MLA In-Text Citations: the Source is a Website
If you retrieved a PDF from a website (most often a library database or a government website) that is formatted like a print source (like hard copy rather than a web page), use the page numbers provided as part of your citation.
If your source is a website, then still use the author’s name. So citing from a newspaper accessed online would look like:
According to the New York Times, “Kelly Clarkson is back on top” (Sisario).
If your source is a website but the material you are citing isn’t attributed to a specific person, use the name of the organization/website:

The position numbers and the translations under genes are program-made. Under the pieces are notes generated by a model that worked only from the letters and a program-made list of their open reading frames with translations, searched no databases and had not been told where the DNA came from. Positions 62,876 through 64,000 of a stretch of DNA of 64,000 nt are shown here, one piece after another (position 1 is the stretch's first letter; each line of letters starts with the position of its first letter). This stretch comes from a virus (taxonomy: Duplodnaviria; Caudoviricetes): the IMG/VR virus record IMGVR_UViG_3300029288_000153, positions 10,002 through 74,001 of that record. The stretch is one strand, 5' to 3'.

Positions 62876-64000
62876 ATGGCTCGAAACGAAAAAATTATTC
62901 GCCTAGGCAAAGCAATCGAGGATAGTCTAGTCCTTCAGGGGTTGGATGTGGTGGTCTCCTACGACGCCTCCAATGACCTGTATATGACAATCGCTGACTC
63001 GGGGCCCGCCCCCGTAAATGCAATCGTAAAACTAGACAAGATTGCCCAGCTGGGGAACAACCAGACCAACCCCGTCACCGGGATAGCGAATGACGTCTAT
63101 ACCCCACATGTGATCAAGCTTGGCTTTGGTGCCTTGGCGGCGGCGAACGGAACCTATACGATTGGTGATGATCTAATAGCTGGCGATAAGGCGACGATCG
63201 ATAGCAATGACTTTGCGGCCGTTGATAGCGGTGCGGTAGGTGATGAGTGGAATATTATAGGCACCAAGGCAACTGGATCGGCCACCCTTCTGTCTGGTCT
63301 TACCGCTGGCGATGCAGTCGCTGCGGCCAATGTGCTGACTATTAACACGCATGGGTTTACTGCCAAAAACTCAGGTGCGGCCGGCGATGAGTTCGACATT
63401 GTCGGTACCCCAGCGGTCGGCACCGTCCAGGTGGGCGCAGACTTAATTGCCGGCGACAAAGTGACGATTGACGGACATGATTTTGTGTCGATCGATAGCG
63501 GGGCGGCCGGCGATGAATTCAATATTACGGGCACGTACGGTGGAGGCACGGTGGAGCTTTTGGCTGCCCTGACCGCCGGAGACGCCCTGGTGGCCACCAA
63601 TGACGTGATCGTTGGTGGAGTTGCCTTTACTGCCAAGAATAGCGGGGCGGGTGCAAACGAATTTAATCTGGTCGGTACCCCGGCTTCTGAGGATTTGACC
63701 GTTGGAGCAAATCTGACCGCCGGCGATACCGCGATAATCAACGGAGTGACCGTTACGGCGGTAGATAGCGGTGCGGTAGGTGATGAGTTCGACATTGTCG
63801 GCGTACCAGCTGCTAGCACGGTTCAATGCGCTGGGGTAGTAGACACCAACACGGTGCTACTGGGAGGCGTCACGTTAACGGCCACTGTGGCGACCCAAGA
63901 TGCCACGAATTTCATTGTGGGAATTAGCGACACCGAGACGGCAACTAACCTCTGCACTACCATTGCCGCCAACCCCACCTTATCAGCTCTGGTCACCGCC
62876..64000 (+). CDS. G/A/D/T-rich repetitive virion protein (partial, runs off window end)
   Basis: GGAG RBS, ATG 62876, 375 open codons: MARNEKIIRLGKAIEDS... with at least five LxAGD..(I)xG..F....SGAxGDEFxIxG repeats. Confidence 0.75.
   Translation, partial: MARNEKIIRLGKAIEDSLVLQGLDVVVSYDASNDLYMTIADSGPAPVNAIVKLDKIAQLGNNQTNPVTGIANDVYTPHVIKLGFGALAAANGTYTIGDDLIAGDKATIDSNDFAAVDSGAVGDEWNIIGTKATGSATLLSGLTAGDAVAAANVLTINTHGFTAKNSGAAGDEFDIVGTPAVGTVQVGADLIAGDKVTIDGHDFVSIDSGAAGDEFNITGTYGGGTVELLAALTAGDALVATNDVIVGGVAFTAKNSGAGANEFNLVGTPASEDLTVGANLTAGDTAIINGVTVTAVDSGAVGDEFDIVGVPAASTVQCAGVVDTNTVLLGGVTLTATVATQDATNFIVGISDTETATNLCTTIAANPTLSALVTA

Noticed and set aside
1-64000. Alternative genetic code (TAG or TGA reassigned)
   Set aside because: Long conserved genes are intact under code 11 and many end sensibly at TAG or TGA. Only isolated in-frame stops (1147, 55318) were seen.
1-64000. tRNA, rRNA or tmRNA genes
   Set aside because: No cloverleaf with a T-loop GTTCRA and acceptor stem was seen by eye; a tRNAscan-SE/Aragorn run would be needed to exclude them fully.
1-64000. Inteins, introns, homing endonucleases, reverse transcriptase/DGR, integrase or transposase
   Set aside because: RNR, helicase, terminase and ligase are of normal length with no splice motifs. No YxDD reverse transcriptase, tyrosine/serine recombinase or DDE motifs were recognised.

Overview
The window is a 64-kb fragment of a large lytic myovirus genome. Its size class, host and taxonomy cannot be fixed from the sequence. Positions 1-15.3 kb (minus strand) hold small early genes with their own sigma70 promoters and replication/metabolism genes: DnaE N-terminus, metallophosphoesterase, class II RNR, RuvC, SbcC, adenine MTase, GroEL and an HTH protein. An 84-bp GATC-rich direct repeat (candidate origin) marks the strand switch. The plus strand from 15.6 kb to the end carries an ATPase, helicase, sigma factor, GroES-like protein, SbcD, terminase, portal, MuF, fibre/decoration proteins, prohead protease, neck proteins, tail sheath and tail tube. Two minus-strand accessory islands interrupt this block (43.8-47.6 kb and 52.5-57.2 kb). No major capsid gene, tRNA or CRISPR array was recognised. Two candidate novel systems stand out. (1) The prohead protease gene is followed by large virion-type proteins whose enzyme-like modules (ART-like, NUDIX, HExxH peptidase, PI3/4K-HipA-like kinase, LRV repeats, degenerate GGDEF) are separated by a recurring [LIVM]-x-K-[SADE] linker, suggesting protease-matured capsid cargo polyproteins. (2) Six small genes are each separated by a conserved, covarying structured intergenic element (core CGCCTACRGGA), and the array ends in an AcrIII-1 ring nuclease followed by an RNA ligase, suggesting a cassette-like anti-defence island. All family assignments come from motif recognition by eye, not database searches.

There are plenty of jobs available in specific fields. Employers are “looking for smart, ambitious people for a variety of public health training programs” (Center for Disease Control).
- If the website uses a fixed numbering system for pages or paragraphs, include the detail in the citation. Example: (Sisario, page 4). Other appropriate terms might be “sec.” for “section,” “par.” for “paragraph” etc.
- The bibliographic entry in the Works Cited page is where a print source will be clearly different from an Internet source. An Internet source will include a full URL, a retrieval data and so on. See the MLA Works Cited page for details.
Install the free Q for Success Chrome and Word app and use an easy wizard to construct properly framed quotes.